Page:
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Physically-based shading upcoming in Unity 5.0

March 20, 2014 in Technology | 3 min. read
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Unity’s new Standard Shader is physically-based for higher visual quality, a more intuitive workflow for artists and faster iteration. And  to answer popular question - yes, we want this shader to be available to all Unity users including Unity Free.

Get an overview of the highlights from our video:

Our Physically-based shader has been maturing for quite a while. It is built on ideas we first developed for our Butterfly Effect production which have then been pushed further to become an integral part of how Unity 5.0 is built.

Much of what makes Unity special is the user experience. Therefore, it was crucial for us to develop the shader’s interface in collaboration with its actual users, so we iterated closely with top industry artists at all stages of development. We also worked with companies that specialise in capturing physical material data. We wanted to get the flow right, be intuitive and artist-friendly, and choose solid standards to make this future-proof. We are happy with the results and we hope you’ll be as well.

So… tell me about the shader.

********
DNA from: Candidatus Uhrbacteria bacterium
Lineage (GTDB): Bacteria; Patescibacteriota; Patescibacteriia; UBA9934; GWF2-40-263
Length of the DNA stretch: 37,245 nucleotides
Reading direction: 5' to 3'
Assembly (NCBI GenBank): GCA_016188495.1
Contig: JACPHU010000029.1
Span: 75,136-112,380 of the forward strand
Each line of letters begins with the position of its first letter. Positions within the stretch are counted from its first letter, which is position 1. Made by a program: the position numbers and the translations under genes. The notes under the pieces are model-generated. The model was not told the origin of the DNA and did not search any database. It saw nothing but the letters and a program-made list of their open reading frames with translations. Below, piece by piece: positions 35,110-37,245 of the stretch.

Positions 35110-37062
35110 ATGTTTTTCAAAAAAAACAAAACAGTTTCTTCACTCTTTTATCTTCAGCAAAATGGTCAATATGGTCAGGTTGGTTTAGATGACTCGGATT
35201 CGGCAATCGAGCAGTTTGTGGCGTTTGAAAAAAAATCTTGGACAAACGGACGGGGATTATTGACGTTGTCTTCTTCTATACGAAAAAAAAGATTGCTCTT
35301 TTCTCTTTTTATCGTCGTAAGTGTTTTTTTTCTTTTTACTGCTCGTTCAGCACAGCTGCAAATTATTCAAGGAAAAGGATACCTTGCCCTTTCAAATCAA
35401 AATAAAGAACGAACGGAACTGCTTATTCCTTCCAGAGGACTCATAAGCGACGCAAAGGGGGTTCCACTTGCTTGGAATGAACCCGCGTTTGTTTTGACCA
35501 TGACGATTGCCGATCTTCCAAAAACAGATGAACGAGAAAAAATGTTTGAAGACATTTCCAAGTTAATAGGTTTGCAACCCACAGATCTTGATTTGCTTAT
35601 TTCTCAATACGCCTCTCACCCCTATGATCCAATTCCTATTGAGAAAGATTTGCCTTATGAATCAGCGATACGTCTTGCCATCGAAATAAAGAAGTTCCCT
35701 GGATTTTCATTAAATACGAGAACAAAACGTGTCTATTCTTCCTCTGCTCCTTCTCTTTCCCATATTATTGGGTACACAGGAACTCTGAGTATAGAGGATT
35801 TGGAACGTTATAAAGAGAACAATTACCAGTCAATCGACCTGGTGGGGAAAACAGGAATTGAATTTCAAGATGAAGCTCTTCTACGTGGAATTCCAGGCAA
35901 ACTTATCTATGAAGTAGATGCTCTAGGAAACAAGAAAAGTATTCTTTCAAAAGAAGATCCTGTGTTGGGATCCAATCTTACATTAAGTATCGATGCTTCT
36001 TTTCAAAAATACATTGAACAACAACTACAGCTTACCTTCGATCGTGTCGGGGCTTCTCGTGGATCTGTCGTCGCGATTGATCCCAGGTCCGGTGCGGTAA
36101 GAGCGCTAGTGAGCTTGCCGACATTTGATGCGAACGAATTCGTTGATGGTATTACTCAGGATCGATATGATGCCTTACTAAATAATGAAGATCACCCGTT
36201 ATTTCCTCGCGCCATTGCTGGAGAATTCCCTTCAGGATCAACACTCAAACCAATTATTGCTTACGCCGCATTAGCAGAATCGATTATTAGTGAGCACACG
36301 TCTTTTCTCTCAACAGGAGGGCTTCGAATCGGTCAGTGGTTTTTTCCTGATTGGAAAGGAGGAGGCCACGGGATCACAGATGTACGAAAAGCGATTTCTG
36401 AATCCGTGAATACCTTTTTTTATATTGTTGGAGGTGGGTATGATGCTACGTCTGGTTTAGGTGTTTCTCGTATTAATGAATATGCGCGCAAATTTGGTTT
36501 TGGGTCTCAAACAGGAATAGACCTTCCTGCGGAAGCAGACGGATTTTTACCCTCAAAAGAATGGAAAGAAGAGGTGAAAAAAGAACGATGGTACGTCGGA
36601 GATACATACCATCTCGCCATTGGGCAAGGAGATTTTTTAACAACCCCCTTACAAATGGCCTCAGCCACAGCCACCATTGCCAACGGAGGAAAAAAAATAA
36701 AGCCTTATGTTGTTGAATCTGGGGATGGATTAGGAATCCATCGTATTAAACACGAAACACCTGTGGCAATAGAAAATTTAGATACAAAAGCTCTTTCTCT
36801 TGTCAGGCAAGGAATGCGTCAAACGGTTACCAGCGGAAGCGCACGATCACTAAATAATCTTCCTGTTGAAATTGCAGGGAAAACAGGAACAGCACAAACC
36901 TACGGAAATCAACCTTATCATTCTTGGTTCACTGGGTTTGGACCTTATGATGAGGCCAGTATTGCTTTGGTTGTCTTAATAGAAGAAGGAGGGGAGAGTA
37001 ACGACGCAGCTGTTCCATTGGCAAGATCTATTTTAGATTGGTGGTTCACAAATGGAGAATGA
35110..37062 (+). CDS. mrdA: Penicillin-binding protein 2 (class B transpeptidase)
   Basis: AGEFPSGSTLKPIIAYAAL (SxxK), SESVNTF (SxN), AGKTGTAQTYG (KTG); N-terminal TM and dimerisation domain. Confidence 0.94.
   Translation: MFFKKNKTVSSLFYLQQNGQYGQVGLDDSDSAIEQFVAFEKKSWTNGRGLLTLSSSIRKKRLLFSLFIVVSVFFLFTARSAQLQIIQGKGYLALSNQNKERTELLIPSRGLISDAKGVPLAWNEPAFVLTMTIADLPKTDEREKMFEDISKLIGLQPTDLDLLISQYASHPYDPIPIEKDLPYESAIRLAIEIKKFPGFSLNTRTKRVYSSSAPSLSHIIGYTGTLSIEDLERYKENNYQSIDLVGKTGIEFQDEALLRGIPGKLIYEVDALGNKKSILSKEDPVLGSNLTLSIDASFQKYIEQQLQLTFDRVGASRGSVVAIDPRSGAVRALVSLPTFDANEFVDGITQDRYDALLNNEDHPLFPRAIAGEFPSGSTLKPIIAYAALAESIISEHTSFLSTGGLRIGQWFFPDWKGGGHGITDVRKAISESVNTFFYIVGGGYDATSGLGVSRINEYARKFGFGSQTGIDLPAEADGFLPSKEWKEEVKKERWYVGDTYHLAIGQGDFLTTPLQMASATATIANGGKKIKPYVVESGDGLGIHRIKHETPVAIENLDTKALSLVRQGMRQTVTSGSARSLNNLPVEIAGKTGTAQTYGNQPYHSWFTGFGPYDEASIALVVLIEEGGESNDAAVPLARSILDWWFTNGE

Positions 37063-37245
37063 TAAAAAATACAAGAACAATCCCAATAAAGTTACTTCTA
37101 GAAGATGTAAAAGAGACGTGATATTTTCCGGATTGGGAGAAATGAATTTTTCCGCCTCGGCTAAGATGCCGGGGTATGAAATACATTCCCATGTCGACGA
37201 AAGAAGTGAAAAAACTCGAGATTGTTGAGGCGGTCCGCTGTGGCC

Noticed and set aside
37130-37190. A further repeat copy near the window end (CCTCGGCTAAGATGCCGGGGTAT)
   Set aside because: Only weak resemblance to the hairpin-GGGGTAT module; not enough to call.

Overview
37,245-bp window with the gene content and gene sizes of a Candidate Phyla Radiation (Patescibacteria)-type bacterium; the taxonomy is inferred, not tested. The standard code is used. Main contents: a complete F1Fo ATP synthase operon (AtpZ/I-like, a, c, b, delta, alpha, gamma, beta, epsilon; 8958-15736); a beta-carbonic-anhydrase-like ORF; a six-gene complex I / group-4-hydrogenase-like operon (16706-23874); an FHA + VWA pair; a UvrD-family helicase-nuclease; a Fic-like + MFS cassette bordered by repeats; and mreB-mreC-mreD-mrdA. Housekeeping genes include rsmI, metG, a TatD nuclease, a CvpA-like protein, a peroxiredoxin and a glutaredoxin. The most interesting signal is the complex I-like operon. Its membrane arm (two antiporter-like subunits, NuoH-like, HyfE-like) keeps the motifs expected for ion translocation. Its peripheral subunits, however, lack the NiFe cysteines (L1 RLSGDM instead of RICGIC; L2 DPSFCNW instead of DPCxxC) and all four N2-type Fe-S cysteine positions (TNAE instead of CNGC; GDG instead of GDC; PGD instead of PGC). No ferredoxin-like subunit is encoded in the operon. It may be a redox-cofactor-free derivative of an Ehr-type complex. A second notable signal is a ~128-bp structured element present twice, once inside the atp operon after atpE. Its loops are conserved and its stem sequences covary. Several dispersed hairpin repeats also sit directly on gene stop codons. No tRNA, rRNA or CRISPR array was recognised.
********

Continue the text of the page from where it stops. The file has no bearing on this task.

Physically-Based Shading

PBS is the emerging industry-standard for 3D-authoring tools used in major film productions. It allows for a very large amount of freedom with intuitive rules.

No matter what textures or material values you choose, your object will look as you would expect in the real world and will react correctly to changes in lighting. Stronger highlights are usually smaller, objects tend to be reflective at grazing angles, etc.

One shader to rule them all

Our PBS can recreate many different materials, from stone and wood to metals and plastics, with control over blending within the same user interface.

As an artist there is far less browsing and guessing through the shader tree; just choose the new Standard Shader and tweak it to your heart’s desire for looks and performance.


Adaptive shading

The shader interface has texture slots that control the shader’s behaviour. Adding and removing textures re-programs the shader so it only contains code needed for the slots that are used. It is, essentially, the “pay as you go” of shading.

If a slot requires additional controls for tweaking, those will appear when the slot is used, and will stay out of sight otherwise. For instance, it will only be possible to tweak the normal map’s strength, if you actually have a normal map. This way the UI remains lean and doesn’t get cluttered with controls you don’t need.

Fully integrated

PBS can’t function optimally unless other systems are designed to support it. To that end, Unity 5.0 features native HDR workflow, better cubemap tools and more sophisticated ways of capturing lighting information in the scene, amongst other things. Everything you need to make Physically-Based Shading shine is built in!

Physically-based shading is just one of the new features upcoming in Unity 5, and we’re really looking forward to sharing it with you. You can read more about the new Unity 5 features here.

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March 20, 2014 in Technology | 3 min. read
Topics covered